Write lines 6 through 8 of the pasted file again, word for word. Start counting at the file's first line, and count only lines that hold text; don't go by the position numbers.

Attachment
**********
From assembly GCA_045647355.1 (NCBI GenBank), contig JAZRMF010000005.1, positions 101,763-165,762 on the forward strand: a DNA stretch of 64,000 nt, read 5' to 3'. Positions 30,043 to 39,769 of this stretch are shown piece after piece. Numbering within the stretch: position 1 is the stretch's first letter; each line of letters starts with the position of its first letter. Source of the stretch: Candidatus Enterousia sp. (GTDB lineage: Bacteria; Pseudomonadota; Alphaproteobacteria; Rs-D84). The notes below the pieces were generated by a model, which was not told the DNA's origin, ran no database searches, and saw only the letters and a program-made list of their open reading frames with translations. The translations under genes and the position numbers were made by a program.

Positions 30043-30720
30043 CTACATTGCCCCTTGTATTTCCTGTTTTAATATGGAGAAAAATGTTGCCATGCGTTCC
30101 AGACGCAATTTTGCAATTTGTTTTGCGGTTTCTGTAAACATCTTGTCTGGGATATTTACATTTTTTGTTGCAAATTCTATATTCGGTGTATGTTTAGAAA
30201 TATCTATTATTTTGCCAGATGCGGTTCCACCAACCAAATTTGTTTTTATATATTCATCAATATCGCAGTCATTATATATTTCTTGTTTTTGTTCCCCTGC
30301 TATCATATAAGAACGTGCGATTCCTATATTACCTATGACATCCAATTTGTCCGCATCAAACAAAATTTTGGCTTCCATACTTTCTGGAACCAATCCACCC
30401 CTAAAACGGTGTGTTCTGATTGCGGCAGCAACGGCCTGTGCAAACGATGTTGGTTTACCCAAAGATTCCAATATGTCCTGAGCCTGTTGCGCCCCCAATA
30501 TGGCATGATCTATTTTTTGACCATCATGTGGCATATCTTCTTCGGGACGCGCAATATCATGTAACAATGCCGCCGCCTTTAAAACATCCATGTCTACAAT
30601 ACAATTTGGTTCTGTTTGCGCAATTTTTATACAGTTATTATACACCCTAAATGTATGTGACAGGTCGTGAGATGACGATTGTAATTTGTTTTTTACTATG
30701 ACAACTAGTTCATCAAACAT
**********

30301 TATCATATAAGAACGTGCGATTCCTATATTACCTATGACATCCAATTTGTCCGCATCAAACAAAATTTTGGCTTCCATACTTTCTGGAACCAATCCACCC
30401 CTAAAACGGTGTGTTCTGATTGCGGCAGCAACGGCCTGTGCAAACGATGTTGGTTTACCCAAAGATTCCAATATGTCCTGAGCCTGTTGCGCCCCCAATA
30501 TGGCATGATCTATTTTTTGACCATCATGTGGCATATCTTCTTCGGGACGCGCAATATCATGTAACAATGCCGCCGCCTTTAAAACATCCATGTCTACAAT